In item 304, the DMA facility performs another access on the internally buffered datum requested in item 303 because the descriptor refers to datum buffered in memory in the DMA facility. In item 304, the DMA facility transfers the target datum requested to be transferred in item 303 from the memory of the DMA facility to the destination memory address specified by the descriptor fetch instead of requesting datum from a source buffer. Accordingly, by use of the buffer_hint field, a memory content catalog in the DMA facility, and storing datum having a buffer_hint code of “one” into memory of the DMA facility, multiple accesses to a datum retrieved once from an external memory may occur. For example, by use of the buffer_hint code, a destination address involved in a datum move under RDMA may be validated and then used for a datum transfer by only accessing the destination address once from an external memory source.
In block 404, host software may create a buffer_hint code and link_to_next field for a descriptor to identify respective likelihood of another access of the same datum and grouping of multiple datums. For example, a buffer_hint code value of “1” may indicate likely reaccess whereas a buffer_hint code value of “0” may indicate likely no reaccess of the datum.
In block 406, host software may request a descriptor fetch by a DMA facility.
In block 408, the DMA facility may retrieve the descriptor associated with the descriptor fetch request.
In block 410, the DMA facility may determine whether the current descriptor refers to a datum completely stored in memory of the DMA facility. For example, to determine whether the datum is completely stored in the memory of the DMA facility, the DMA facility may determine whether the span of addresses referred to by the descriptor match those associated with any datum stored in memory of the DMA facility. If there is a complete overlap in span of addresses, then the descriptor refers to a datum stored in the memory of the DMA facility and block 412 may follow. If there no overlap or there is not complete overlap of span of addresses, then at least a portion of datum referred to by the current descriptor is not stored in the memory of the DMA facility and block 450 may follow.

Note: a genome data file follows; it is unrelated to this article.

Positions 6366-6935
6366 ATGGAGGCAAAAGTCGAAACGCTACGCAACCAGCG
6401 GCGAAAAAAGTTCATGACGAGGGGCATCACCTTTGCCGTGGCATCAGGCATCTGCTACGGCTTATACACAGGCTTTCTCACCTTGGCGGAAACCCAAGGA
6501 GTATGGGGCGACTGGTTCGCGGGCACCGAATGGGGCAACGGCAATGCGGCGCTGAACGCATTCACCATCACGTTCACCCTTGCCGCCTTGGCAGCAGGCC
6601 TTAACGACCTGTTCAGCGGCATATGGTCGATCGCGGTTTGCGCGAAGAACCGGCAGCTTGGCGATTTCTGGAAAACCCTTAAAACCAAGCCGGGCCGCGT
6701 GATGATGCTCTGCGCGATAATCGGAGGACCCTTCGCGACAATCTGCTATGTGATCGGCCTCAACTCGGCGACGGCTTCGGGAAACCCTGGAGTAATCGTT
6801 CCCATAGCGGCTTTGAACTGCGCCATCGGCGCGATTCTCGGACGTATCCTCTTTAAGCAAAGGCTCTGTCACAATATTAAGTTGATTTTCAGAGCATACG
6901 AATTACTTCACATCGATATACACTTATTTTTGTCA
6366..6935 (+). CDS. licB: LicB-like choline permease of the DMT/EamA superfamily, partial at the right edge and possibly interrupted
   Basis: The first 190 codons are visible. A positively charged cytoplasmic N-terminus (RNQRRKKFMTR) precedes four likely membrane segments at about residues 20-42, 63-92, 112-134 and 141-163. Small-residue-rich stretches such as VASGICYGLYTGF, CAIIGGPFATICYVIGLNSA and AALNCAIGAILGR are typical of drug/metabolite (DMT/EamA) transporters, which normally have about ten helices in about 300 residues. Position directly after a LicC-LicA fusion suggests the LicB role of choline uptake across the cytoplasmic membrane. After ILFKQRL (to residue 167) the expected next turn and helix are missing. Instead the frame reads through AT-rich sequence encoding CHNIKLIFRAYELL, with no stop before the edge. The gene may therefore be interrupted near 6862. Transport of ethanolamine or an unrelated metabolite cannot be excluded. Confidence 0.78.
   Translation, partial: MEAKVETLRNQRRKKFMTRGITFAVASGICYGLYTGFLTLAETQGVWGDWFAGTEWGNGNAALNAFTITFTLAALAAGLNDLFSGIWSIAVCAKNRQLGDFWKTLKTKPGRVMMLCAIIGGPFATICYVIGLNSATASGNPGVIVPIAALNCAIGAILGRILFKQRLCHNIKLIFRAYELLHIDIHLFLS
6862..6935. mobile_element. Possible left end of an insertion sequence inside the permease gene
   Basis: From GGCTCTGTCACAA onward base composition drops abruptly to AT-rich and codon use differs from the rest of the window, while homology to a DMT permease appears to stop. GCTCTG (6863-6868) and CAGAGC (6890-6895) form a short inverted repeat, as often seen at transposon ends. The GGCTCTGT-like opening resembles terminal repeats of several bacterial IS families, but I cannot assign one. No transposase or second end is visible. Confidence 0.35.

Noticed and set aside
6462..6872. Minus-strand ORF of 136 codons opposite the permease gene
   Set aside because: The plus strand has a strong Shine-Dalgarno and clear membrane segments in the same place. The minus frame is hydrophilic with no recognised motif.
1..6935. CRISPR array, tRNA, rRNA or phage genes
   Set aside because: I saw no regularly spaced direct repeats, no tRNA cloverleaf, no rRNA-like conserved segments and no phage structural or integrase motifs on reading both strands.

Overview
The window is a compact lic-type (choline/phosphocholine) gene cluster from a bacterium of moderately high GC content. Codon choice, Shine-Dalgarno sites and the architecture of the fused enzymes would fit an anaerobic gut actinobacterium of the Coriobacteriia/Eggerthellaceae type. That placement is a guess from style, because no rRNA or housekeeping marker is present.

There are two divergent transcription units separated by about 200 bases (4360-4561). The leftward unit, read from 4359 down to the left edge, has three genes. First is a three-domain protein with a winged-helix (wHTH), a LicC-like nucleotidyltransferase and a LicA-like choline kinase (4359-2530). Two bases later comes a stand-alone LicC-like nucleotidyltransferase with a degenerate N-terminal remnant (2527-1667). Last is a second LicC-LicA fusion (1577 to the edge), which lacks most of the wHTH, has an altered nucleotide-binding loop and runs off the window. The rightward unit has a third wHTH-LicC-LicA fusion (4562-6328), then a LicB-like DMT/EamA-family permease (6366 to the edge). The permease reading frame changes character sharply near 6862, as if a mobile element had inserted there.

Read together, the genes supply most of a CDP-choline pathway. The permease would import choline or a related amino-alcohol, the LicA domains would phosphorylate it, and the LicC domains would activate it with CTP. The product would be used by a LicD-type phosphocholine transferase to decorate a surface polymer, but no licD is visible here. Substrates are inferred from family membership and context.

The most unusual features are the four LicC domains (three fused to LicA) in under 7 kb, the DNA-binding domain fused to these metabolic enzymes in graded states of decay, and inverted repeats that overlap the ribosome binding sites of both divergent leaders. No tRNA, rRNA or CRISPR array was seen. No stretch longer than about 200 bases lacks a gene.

In block 412, the DMA facility may retrieve the portion of datum associated with the current descriptor from memory in the DMA facility. The portion may be the entire datum or a subset of the datum.
In block 414, the DMA facility may access the datum in accordance with a current descriptor. For example, access may include a datum move or processing of contents of the datum such as, but not limited to, bit parity processing or validation of CRC. In block 414, the processed datum may be a combination of datum that was partially stored in the DMA facility as well as a retrieved unstored portion from block 450.
In block 416, DMA facility may evict data in a bundle. For example, the link_to_next field associated with each descriptor identifies whether a next accessed descriptor is part of the same grouping. For example, when the link_to_next field of the current descriptor indicates no next link, all data associated with a descriptor bundle and linked with the link_to_next field which indicates no next link may be evicted from memory of the DMA facility.